To study the role of the cytoplasmic loops in the YidC function, we introduced sequential deletions within YidC as illustrated schematically in Fig. 1. Five deletions of 10 amino acids each were introduced within loop C1 starting at position 374. For loop C2 two deletions, 5 residues each, were introduced starting at position 485. To probe the activity of designed YidC variants in vivo, pTrc99a plasmids bearing the genes encoding for the YidC mutants were transformed into E. coli strain FTL10 (28), in which the endogenous chromosomal yidC gene was deleted, whereas a copy of the yidC gene was placed under the control of the arabinose-inducible promoter and integrated into the chromosome. Therefore, growth of the FTL10 is strictly arabinose-dependent. In the presence of arabinose, the transcription of the yidC gene is initiated, thereby exhibiting normal growth phenotype, whereas glucose supplementation inhibits the chromosomal yidC expression. The activity of designed YidC mutants can be examined by observing whether they rescue the growth defect of strain FTL10 when grown with glucose. Cells harboring the YidC variants displayed a robust growth phenotype under arabinose conditions (Fig. 2). However, under glucose and IPTG conditions, different growth phenotypes were observed. As expected, cells containing the empty vector pTrc99a were unable to grow without arabinose, confirming that depletion of native YidC led to the loss of cell viability (4), whereas IPTG-inducible wild-type YidC could compensate for the growth loss (Fig. 2, YidC). Remarkably, except for YidCΔ1 (Δ374–383, the numbers represent the position of the amino acid residues in YidC), which failed in growth complementation, all YidC mutants were capable of restoring the growth deficiency of the YidC depletion strain, although to varying extents (Fig. 2A, YidCΔ1–YidCΔ7). The deletions within the C1 loop had detrimental (YidCΔ1) or moderate (YidCΔ2-Δ5) effects on cell survival, suggesting an important role of the dynamic helical hairpin region for YidC activity (40, 41). Interestingly, a deletion at the tip of the hairpin had the least effect on cell growth (YidCΔ3), because it is unlikely to distort the hairpin structure. Both deletions within loop C2, YidCΔ6 (residues 485–489) and YidCΔ7 (residues 489–493), could fully rescue the growth defect of the YidC defective strain, confirming that the C2 domain of YidC is not crucial for its activity (42). This was also the case for the deletion of the C-terminal end of YidC (YidCΔC) (Δ536–547) in agreement with previous data (24).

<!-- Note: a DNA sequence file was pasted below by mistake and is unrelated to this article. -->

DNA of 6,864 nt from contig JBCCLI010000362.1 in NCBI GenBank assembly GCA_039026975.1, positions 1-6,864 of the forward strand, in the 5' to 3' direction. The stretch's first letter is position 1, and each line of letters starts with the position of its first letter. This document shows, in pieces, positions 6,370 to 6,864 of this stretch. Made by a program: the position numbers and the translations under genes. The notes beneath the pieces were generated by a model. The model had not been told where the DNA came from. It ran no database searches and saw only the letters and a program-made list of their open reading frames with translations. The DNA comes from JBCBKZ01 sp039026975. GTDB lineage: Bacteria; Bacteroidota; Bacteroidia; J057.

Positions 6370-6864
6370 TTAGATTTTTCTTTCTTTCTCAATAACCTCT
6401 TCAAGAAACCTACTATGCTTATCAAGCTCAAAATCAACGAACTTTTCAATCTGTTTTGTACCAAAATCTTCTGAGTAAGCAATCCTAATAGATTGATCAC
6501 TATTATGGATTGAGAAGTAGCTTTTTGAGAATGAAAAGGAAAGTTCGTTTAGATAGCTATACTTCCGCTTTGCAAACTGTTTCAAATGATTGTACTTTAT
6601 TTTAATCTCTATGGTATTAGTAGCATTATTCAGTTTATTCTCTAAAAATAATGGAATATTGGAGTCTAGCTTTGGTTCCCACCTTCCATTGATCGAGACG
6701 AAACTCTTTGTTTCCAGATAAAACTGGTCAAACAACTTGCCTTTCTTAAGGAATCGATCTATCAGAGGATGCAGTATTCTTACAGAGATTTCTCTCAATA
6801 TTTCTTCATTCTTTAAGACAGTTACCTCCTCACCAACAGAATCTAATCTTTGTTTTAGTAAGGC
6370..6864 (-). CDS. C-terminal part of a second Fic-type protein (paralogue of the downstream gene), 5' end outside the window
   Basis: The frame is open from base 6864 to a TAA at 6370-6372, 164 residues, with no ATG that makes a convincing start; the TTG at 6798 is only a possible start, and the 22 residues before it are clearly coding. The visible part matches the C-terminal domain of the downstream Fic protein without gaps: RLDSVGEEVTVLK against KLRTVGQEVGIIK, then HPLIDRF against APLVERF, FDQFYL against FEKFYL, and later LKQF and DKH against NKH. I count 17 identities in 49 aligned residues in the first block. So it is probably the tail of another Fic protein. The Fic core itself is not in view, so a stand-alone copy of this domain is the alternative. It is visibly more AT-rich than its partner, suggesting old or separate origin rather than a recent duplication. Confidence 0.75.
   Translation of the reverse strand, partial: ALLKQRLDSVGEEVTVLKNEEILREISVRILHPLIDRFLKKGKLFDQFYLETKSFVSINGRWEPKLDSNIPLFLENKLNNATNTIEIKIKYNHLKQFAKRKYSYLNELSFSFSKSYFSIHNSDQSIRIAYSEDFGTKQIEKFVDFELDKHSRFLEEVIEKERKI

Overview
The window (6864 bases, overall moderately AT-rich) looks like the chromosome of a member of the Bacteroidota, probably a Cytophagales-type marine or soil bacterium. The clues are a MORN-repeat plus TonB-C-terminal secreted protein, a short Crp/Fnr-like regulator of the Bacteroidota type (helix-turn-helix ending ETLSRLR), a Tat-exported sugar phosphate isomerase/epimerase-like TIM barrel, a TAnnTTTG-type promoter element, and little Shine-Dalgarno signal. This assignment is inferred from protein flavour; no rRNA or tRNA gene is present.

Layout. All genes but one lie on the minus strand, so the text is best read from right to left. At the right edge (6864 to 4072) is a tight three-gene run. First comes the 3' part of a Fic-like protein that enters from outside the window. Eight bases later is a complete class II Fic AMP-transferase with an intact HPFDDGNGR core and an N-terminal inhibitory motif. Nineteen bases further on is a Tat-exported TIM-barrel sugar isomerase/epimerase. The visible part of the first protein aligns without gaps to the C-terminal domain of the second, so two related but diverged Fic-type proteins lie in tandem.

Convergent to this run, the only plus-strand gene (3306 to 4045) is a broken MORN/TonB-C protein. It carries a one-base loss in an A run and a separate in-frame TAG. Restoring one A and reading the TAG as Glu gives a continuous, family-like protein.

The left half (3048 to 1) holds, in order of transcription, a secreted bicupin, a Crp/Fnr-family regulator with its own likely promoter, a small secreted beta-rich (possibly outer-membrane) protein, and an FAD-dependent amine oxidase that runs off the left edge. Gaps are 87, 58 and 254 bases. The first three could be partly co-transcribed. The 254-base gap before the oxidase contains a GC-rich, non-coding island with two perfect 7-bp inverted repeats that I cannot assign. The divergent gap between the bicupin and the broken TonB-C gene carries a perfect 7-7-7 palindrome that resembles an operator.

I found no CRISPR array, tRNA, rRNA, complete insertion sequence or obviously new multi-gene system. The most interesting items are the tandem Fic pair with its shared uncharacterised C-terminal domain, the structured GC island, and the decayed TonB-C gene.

Depletion of YidC also impairs cell growth under anaerobic conditions cause by defects in the membrane biogenesis of the anaerobic respiratory complexes, such as NADH dehydrogenase and the F1F0 ATPase (43). To determine whether the designed YidC variants could fulfill the growth complementation function under anaerobic conditions, E. coli strain FTL10 harboring the genes encoding for YidC variants were grown in anaerobic medium supplemented with 0.5% w/v glycerol and 10 mm sodium fumarate serving as the nonfermentable carbon source and electron acceptor, respectively. As shown in Fig. 2B, under arabinose-inducible conditions, the chromosomal copy of yidC genes in all strains were fully expressed to maintain growth. Similar to the growth pattern under aerobic conditions, in the presence of IPTG and glucose all the YidC variants, excluding YidCΔ1, were complementation positive and could support cell growth comparable with the wild-type YidC, indicating a generic phenotype of the mutants.